Why are they overweight? Well, they eat the wrong food. There is only one type of food your pet should eat, and your veterinarian can help you figure that out, based on your pet's breed, age, lifestyle and health risks. Another reason is they eat too much food. Pet owner's underestimate how much their pets are eating especially as it relates to how many calories they are burning everyday. And finally, they eat too many treats. Nobody wants to stop giving their pets treats, but you should limit their treats to no more than 10% of the pet's caloric intake.
So how do you downsize your dog? Well,
to get rid of the extra weight, feed the food your doctor recommends,
which may be a special weight reducing diet. Don't feed "free
choice:" which means there's food available all of the time
and your pet eats whenever it wants. Instead, take the amount
of food your doctor recommends and divide it up into two or three
meals per day. Limit the snacks and access to other foods, just
as you would in a human diet. Start a walking program. If your
overweight pet is really out of shape, don't push it too hard.
Start with one block, or about 300 yards, every 10 pounds of
body weight and do it twice a day. Early morning and late evening
are best so you can avoid the scorching hot sidewalks, heat and
Sex Improves with Spider Bite
A recent study has shown that spider venom may be the equivalent to Viagra. Men bitten by the Brazilian wandering spider are claiming that their sex lives were greatly improved.
But be careful, the venom of the Brazilian
wandering spider can sometimes be deadly and many men experienced
priapism - long and painful erections. More studies are being
No Pets Left Behind
Michael Markarian, HSUS
A new federal bill called the Pets Evacuation and Transportation Standards Act (PETS Act) may soon do just that, by ensuring that pets-present in 63% of American households-are taken into account in future disaster planning. The PETS Act requires local and state emergency preparedness authorities to include in their evacuation plans how they will accommodate household pets and service animals in the event of a major disaster. In order to qualify for grants from the Federal Emergency Management Agency (FEMA), local and state authorities must submit these plans.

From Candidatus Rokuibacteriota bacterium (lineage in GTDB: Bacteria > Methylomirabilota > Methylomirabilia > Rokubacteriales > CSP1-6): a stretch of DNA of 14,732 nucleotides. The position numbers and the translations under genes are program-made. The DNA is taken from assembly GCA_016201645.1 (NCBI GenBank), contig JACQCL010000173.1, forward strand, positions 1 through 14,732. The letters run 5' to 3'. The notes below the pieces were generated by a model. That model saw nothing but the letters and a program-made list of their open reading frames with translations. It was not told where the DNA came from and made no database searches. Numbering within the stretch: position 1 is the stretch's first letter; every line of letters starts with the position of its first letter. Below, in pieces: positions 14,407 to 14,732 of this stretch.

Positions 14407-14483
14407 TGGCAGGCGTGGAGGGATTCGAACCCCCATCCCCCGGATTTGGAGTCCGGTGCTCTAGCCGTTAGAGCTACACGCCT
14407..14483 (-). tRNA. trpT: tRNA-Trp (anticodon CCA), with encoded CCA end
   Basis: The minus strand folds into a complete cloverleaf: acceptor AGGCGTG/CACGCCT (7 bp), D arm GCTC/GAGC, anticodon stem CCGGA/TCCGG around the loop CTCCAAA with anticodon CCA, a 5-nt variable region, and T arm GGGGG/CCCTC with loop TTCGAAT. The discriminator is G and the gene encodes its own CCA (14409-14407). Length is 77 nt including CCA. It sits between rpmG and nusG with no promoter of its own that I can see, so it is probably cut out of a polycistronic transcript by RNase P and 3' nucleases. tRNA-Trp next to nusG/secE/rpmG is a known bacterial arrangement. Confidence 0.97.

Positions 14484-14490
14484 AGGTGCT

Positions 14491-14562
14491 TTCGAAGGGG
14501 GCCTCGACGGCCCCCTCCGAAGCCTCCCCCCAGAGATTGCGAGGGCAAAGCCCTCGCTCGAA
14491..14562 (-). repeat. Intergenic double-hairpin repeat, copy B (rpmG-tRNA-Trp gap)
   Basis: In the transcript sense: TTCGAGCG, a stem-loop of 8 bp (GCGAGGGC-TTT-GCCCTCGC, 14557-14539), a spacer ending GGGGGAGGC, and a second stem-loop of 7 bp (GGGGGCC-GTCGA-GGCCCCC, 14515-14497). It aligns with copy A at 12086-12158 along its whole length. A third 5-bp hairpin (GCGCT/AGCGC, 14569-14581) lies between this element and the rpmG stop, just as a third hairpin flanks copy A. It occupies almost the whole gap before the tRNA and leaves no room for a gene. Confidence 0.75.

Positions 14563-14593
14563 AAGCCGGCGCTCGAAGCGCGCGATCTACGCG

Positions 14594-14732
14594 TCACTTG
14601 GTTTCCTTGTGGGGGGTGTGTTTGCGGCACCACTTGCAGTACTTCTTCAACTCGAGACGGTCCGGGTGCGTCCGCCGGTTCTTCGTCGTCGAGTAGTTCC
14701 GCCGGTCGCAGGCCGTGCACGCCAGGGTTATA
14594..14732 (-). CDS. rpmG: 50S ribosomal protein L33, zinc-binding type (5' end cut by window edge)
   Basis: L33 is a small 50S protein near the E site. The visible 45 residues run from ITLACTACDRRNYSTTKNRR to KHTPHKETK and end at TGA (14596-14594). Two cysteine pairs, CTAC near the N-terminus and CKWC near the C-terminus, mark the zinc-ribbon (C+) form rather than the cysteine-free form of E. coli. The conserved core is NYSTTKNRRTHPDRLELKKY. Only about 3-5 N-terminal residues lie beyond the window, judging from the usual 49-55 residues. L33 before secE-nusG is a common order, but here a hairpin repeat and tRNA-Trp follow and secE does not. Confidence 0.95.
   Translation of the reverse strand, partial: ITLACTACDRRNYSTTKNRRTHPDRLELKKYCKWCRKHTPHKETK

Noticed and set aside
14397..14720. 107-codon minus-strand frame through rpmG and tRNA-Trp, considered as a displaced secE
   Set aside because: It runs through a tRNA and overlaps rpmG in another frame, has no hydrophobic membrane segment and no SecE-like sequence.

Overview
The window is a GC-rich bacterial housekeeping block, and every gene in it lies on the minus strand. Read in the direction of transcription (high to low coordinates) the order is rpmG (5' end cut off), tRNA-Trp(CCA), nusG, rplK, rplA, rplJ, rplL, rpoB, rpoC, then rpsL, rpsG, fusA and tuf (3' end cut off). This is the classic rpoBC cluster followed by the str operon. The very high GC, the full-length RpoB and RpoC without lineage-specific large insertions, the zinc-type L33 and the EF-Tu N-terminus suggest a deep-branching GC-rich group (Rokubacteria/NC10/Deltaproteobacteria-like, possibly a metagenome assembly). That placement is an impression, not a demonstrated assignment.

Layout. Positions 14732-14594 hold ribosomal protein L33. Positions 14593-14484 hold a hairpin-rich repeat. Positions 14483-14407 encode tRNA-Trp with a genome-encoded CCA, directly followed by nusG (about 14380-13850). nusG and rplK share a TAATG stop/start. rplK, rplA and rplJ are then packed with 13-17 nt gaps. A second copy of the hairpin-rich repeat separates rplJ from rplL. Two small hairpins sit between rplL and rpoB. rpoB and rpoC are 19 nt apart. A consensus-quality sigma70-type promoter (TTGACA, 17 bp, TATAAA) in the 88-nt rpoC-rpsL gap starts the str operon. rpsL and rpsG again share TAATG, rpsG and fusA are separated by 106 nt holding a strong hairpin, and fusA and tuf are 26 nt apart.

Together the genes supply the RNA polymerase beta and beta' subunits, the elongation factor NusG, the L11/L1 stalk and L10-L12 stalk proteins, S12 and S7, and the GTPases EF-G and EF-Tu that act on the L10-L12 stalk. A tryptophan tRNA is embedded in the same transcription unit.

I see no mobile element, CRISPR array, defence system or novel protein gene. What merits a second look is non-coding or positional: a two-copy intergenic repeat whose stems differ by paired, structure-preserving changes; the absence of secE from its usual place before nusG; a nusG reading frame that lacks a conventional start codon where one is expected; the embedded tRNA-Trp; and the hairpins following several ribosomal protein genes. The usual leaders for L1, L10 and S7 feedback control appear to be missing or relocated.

"The PETS Act will prevent people from being forced to make the horrifying and unnecessary choice of either abandoning their animals to save their own lives, or staying with their pets and remaining in a hazardous-and potentially life threatening-circumstance during a disaster," explained Lauren Silverman, federal legislative specialist for The HSUS.
Animal lovers can help ensure that this critical legislation becomes law by telling their members of Congress that the PETS Act is important to them. "People should contact their U.S. Representative and two U.S. Senators and urge them to cosponsor the PETS Act and do everything they can to help ensure its swift passage," said Silverman.
Dr. Mark Goldstein, San Diego Humane Society
The San Diego Humane Society and SPCA has taken in 55 puppies and six dogs from the Humane Society of Southern Mississippi (HSSM), to help find them loving homes. Since the devastation of Hurricane Katrina, the Humane Society of Southern Mississippi has been trying diligently to help all animals in need. Unfortunately, almost 30,000 homes were destroyed in Harrison County, the area that HSSM serves. Thus there remains a very limited adopter base and the shelter is overcrowded and continues to receive animals on a daily basis. Fortunately, through the goodwill of other animal welfare organizations and the philanthropy of individuals, many animals have been transported to new homes across the country on the organization's new program, the "Love Train."
Dr. Jim Humphries, Veterinary News Network
With the return of springtime, many people will celebrate by adorning their homes with flowers and plants. However, cat owners need to be aware that some of the most common plants are highly toxic to their cats. One plant to be aware of are Lilies. All forms of Lilies are highly toxic to cats, leading to kidney damage. All parts of the plant are considered toxic, and intoxication can occur with the ingestion of less than one leaf.
Snakes and Driving Don't Mix
An East Naples man learned the hard way that driving a car and playing with a pet at the same time isn't a good idea. Especially when that pet is an agitated snake. Courtland Page Johnson, 30, was driving his PT Cruiser on Golden Gate Parkway when the pet snake he had wrapped around his neck attacked his face, Naples police officials said.
An onlooker, Charles Page, told police Johnson was driving erratically and had crashed into several roadwork barricades. Page said Johnson had a snake in his hand at the time of the crash. Johnson was arrested and charged with leaving the scene of a crash, and he was taken to the Naples Jail Center. Police estimate the damage caused by Johnson to be about $1,000.
According to police reports, Johnson initially told police he had crashed into another car that had stopped short in front of him. After a series of questions, Johnson admitted to panicking behind the wheel once his pet snake bit him. Police do not know why Johnson was driving with his pet snake around his neck or the extent of his injuries.